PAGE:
History shows corn exports slow to end the year
Bullish to corn futures are a stronger than typical export pace, 42% above year ago levels and at 951 mil bu, 33% higher than the most recent three year ave of 713 million bu.
Also bullish to the corn market is last week's announcement by India that it plans to officially ban corn exports, a three yr ave of 12.44 mil bu. Demand from ethanol continues to compete with other domestic use as well as exporters creating steady to firming basis levels (Dec Delivery at the Gulf hit a yearly high for this time of year at 68 cents over Dec futures), in part because of corn going to storage and not across the scale. Bearish to corn futures is the weak crude oil market and signs of domestic price rationing, most evident in the feeder cattle futures and chick and egg data ( see most recent chick and egg data below).
Weekly Export Sales: Sales of 41 million bushels for the week ended Nov 16th compares to pre-USDA report estimates of 43.3-55.1 mil bu. Sales were 25% below the previous week and 23% below the most recent four week average. The amount needed on a per week basis for the balance of the marketing year is 30.71 mil bu. Five year history suggest corn export sales performance slides by two thirds into the end of the calendar year and then makes a impressive correction as we enter the early stages of the next calendar year. Provided the world circumstances of impressive demand and short supplies, it is our advice we are unlikely to see a similar pattern going into the end of 2006.
Broiler Egg Set: This next section is becoming a very serious problem for corn and soybean meal use. Broiler egg set was down 3% vs year ago levels for the same week of the year. Over the last five weeks, egg set has been down 3%, down 2%, down 3%, down 3% and this latest 3% downward move. Why is that important? Because poultry is the largest consumer of soybean meal and 2nd largest user of corn when analyzing the feed use sector of the monthly WASDE reports. Eggs in incubators for broilers are now 207,577,000 vs 212,945,000 one year ago for this week of the calendar year. Broiler chicks placed are now 155,987,000 vs yr earlier levels of 162,967,000.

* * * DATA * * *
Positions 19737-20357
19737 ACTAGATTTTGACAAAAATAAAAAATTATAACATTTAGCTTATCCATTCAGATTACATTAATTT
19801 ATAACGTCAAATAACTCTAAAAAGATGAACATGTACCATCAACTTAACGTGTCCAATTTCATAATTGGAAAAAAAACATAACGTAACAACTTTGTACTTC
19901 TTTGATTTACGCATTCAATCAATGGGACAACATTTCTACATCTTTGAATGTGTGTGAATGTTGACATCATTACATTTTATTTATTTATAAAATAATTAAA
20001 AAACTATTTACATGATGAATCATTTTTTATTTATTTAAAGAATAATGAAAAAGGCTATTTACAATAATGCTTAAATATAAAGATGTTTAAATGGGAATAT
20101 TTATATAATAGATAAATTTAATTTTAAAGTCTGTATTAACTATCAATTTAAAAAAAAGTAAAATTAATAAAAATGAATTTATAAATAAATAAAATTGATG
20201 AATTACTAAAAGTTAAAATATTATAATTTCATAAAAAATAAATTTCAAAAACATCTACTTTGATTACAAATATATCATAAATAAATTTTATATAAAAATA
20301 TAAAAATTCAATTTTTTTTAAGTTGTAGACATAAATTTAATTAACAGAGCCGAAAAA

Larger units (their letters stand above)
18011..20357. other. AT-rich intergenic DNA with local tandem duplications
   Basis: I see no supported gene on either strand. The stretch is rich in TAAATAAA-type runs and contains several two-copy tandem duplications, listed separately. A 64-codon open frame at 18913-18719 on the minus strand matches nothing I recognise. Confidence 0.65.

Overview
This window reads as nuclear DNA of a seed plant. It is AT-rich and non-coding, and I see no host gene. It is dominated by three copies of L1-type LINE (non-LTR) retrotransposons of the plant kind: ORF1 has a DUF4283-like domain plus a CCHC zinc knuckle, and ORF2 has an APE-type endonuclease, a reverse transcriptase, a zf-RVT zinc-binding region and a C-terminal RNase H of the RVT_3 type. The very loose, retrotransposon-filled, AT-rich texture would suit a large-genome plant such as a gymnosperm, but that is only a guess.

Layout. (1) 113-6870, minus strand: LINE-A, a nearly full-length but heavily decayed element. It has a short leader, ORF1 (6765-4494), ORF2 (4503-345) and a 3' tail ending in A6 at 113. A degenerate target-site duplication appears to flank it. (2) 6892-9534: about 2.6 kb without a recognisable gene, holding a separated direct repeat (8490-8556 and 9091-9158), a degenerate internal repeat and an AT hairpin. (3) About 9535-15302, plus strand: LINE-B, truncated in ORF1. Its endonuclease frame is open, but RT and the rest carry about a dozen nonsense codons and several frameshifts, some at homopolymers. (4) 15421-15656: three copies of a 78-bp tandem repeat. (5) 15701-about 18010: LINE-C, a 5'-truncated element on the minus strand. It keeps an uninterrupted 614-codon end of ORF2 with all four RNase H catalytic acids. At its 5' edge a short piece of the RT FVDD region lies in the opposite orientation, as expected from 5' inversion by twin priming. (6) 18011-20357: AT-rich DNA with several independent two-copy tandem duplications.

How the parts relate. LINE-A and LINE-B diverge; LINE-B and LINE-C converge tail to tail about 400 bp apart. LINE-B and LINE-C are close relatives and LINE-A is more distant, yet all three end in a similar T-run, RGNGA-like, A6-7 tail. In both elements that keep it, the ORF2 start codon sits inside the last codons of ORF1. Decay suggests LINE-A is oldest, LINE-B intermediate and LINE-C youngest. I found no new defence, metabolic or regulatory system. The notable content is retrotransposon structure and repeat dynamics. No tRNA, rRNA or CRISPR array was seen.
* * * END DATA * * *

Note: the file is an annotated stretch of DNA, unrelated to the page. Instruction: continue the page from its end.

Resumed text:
CFTC/Corn Price: According to our "Special Reports" section within our web site suggest funds are very toppy with its extended combined futures and options long position. Also not how price is very tightly bonded to the rise in long positions based on projected tight end stocks. This is very unlike a year ago when projections were more than double for end stocks. Take a good close look at the beginning of 2004 when end stock projections were very close to present projected 2006-07 end stocks. Even with thoughts of tighter than usual end stocks, fund found a reason to liquidate positions in the late winter, early spring time frame. The one huge difference for the upcoming time frame very well could be the funds attraction to ethanol demand.
Cash Corn: The Dec-Mar corn spread is at 16.6 cents carry. At $3.47 spot cash prices, the cost of carry is 4.2 cts per bu per mth or 12.7 cents. Anything less than 12.7 is a warning flag to move cash corn. As you work through your harvest, you might have a much better idea if there is sufficient storage on farm. If not, we would strongly advise to sell surplus bushels into the cash market when the spread strengthens to 12.7 or more. We fully anticipate futures and cash to work higher into the March-April time frame. This present spread level is not indicative of a short supply situation.